Tin is a naturally-occurring metal that is soft and malleable and relatively inert in its reactions with the human body. For this reason it has been used historically as a coating for other metals that come into contact with food, such as in tin-lined steel cans. Unfortunately, cases of tin poisoning have occurred when acidic foods come into contact with tin coatings, and leach tin into the food. Nowadays that tin coating is further separated from food by other coatings such as lacquers or (ultimately harmful) plastics like BPA.
Tin was first used by humans as an accidental impurity in copper ore, with the happy accident that tin turned out to be a better additive than arsenic in smelting bronze alloys.
Pure tin does not occur in the environment; it is only found in combination with other elements, such as in the mineral Cassiterite (SnO2). Cassiterite has been sighted in Maine at various quarries from Auburn to Rumford. Today, it is mostly mined in Bolivia and a belt from China to Malaysia.
While tin is generally non-toxic in the environment owing to its insolubility in water, tin compounds called "organotins" have been developed that are quite toxic to humans and animals, and are used as biocides. These organotins are used in anti-fouling paint, in pesticides, in plastics and other materials.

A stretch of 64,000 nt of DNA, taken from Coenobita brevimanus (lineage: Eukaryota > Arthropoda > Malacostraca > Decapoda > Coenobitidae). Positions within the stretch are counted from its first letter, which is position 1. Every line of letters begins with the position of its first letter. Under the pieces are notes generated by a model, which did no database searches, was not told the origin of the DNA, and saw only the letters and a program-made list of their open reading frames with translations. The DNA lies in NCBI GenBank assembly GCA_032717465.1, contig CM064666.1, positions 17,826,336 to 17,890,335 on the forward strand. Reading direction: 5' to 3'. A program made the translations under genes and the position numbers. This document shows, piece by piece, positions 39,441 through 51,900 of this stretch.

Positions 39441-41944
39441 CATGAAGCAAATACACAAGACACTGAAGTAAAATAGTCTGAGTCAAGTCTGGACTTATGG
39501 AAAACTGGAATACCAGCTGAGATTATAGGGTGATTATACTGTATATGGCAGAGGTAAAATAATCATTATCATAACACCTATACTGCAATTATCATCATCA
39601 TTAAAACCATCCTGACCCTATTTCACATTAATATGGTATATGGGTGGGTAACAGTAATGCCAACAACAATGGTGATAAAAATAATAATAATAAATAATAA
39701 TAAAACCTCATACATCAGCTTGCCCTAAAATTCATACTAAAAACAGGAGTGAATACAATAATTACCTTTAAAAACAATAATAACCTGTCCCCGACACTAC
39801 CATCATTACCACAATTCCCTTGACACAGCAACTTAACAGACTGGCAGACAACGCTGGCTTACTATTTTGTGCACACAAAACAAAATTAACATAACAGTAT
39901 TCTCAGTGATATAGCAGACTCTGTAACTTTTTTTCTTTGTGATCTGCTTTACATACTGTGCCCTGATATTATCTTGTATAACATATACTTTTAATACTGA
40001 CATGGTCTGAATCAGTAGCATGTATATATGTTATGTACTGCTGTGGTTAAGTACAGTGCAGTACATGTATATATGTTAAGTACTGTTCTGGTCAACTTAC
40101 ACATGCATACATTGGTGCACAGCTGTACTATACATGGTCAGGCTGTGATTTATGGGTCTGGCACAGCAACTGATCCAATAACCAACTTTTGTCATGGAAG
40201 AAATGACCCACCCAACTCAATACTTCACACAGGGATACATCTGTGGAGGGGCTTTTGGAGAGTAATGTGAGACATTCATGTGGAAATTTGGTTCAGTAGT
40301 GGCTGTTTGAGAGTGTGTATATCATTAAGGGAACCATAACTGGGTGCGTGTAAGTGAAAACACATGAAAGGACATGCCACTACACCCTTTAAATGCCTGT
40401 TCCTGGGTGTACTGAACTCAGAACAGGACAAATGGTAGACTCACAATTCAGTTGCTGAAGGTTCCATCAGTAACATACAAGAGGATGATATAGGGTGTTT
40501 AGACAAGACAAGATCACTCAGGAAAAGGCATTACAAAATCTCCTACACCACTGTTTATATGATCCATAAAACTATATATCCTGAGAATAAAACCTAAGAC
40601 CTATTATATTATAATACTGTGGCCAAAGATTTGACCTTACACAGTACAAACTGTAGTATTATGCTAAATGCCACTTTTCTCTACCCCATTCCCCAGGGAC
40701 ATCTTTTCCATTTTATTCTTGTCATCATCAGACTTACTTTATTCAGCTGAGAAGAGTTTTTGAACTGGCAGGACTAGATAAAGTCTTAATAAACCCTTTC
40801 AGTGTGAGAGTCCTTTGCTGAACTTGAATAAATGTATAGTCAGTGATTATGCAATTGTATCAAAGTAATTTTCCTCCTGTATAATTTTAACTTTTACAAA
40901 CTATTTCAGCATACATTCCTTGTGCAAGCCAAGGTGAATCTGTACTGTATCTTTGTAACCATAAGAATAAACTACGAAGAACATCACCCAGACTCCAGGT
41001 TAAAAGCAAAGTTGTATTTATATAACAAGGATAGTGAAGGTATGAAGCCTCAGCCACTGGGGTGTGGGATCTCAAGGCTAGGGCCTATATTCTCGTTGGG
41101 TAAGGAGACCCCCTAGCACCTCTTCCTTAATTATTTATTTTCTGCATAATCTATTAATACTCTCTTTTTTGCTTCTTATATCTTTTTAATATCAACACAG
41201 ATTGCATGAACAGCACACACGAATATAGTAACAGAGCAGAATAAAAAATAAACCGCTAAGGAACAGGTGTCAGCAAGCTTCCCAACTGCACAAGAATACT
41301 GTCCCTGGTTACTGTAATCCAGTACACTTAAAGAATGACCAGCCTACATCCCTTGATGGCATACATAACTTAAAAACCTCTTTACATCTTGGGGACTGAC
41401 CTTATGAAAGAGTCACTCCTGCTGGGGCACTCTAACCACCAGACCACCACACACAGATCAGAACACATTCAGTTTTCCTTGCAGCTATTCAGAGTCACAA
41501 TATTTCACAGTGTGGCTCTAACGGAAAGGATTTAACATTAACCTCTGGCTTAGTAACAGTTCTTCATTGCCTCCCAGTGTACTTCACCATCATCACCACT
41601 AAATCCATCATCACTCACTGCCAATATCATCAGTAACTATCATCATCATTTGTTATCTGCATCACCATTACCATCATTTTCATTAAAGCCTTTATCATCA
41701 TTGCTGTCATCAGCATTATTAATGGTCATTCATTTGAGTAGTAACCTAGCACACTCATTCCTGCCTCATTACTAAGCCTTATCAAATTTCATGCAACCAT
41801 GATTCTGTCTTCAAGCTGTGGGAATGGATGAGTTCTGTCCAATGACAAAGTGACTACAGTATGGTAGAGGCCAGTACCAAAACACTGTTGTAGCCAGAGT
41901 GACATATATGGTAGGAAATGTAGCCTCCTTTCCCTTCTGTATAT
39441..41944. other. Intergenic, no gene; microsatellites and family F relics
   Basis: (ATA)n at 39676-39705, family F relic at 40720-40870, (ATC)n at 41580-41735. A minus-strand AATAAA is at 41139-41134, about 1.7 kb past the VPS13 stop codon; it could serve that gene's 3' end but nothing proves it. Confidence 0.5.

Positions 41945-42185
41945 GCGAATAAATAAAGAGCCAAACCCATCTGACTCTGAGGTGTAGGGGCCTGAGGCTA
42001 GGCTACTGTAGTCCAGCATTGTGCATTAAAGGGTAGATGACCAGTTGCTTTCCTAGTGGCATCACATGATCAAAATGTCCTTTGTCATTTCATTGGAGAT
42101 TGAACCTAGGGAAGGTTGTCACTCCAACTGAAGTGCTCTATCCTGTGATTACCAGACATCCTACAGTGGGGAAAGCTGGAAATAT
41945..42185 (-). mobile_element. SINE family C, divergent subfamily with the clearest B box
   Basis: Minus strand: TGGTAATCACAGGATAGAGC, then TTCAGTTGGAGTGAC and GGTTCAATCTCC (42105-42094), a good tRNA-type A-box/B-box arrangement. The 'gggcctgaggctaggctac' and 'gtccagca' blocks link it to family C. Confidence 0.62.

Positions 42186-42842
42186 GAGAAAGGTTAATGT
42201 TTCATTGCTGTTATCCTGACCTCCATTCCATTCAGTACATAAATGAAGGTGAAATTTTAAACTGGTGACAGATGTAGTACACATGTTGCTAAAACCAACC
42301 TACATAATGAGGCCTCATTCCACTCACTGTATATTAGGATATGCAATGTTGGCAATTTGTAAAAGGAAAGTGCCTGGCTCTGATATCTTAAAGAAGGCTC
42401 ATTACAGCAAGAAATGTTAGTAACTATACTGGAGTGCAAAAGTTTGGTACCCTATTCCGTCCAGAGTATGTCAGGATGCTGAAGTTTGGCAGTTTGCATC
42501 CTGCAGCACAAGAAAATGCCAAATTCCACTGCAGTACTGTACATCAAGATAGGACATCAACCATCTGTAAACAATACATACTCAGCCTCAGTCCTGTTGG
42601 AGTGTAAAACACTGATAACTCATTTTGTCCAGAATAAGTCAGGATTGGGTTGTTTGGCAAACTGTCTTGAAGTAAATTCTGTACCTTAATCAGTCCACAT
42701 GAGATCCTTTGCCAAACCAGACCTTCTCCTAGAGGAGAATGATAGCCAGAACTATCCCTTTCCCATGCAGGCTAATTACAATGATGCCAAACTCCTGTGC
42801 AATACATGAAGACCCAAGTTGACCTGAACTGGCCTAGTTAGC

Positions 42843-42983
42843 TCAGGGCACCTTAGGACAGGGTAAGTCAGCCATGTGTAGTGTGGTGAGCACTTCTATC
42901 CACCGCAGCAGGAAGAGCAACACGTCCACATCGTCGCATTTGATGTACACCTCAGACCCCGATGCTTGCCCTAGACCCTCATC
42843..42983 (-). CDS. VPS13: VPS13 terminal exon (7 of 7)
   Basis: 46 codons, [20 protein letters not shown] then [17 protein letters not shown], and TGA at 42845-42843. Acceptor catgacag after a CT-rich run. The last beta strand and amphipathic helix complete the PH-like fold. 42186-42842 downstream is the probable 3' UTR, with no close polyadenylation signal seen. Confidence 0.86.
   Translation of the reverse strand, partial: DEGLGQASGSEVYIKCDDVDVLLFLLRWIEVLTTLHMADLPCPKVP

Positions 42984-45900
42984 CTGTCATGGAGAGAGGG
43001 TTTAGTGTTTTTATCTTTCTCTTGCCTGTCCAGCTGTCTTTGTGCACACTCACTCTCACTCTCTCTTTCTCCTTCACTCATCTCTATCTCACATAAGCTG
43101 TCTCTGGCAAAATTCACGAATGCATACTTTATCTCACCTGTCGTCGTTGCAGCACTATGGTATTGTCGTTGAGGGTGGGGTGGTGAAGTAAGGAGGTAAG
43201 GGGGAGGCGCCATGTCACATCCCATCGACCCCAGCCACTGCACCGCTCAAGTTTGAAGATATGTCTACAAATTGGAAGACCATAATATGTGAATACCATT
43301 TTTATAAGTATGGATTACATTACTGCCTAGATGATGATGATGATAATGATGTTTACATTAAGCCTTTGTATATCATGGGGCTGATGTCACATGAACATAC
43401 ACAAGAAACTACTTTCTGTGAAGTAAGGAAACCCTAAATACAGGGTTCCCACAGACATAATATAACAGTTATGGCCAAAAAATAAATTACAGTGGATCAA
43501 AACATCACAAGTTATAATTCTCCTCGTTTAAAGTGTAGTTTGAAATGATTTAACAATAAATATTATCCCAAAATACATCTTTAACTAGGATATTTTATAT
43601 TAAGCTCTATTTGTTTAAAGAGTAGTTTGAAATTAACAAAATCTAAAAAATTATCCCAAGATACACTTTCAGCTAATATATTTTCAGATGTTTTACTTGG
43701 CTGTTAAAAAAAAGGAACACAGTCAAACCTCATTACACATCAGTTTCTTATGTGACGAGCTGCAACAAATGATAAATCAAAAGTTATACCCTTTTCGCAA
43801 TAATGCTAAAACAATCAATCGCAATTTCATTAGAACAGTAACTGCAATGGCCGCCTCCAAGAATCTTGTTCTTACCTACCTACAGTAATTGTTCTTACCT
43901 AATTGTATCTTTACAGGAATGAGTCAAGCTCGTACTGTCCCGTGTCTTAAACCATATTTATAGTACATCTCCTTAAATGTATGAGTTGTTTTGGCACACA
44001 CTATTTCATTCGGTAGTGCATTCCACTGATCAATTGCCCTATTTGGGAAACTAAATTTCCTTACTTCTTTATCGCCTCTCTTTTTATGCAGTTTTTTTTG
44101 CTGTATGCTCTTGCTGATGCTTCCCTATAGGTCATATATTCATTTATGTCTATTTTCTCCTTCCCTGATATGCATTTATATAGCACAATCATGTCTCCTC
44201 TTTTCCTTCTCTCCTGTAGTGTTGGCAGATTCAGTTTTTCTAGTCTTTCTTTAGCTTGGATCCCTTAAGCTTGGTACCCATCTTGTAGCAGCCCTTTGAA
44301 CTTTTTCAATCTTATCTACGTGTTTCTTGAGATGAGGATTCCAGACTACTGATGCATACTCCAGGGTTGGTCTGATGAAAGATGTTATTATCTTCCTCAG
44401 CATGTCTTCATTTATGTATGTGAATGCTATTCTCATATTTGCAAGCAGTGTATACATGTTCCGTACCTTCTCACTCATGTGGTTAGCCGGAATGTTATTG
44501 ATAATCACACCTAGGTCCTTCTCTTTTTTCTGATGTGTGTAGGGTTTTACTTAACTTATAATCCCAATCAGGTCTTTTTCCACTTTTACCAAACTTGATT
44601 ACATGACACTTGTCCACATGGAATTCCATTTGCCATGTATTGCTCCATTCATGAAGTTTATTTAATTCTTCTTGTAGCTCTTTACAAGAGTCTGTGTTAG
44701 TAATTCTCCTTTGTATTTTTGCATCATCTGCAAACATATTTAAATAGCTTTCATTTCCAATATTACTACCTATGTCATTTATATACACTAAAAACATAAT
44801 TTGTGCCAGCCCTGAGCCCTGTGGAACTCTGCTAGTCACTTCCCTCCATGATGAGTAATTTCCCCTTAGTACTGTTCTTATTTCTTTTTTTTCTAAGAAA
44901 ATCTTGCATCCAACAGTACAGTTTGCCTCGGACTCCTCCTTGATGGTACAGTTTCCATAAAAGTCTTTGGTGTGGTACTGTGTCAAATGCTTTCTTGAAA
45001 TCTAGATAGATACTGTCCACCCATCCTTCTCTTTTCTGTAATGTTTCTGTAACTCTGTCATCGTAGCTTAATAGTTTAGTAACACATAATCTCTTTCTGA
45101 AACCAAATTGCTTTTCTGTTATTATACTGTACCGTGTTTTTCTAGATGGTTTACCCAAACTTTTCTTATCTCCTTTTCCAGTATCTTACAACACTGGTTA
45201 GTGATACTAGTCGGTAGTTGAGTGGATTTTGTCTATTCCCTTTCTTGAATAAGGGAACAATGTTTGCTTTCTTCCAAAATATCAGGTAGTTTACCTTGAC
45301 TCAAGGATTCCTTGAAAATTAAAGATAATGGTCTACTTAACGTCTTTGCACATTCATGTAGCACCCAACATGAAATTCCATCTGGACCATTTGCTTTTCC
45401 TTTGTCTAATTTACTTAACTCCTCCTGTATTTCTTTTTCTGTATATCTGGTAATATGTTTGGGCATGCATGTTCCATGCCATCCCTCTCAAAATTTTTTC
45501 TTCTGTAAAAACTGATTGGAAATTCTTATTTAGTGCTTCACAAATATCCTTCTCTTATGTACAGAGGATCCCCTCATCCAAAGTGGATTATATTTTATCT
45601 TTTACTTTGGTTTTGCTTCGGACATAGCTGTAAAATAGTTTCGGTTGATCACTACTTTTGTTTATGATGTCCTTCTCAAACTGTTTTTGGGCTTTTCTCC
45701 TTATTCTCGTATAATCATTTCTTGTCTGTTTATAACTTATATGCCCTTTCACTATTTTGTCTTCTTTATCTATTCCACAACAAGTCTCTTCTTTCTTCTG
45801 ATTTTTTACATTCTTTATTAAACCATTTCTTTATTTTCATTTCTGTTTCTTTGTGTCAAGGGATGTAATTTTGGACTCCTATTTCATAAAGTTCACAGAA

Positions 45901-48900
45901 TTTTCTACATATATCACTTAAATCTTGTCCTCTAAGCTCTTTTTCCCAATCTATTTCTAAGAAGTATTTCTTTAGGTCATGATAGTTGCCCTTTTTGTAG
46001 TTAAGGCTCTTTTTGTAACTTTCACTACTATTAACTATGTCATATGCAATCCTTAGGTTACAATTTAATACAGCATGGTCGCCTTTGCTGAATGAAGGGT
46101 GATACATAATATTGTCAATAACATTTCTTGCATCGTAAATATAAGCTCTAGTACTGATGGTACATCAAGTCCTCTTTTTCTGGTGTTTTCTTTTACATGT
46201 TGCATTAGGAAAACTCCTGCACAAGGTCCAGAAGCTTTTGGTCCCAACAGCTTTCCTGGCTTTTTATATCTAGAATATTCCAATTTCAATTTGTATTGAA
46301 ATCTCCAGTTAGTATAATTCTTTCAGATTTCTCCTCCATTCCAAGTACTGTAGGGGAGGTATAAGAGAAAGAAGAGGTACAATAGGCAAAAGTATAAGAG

Maine Maximum Exposure Guideline limit: none established
USA Primary Drinking Water Standard limit: none established
MEL Test Methods for Tin
Wastewater – EPA 200.7 (NPDES Compliant)
Non-Potable Water & Solids – EPA 6010B, 6010C (SW846) (RCRA Compliant)
Container: plastic, glass
Hold Time: 6 months if preserved with HNO3 to pH<2, otherwise 2 weeks
Preservation: HNO3 to pH<2
Container: plastic, glass, baggie
Volume: a least 150g
Hold Time: 6 months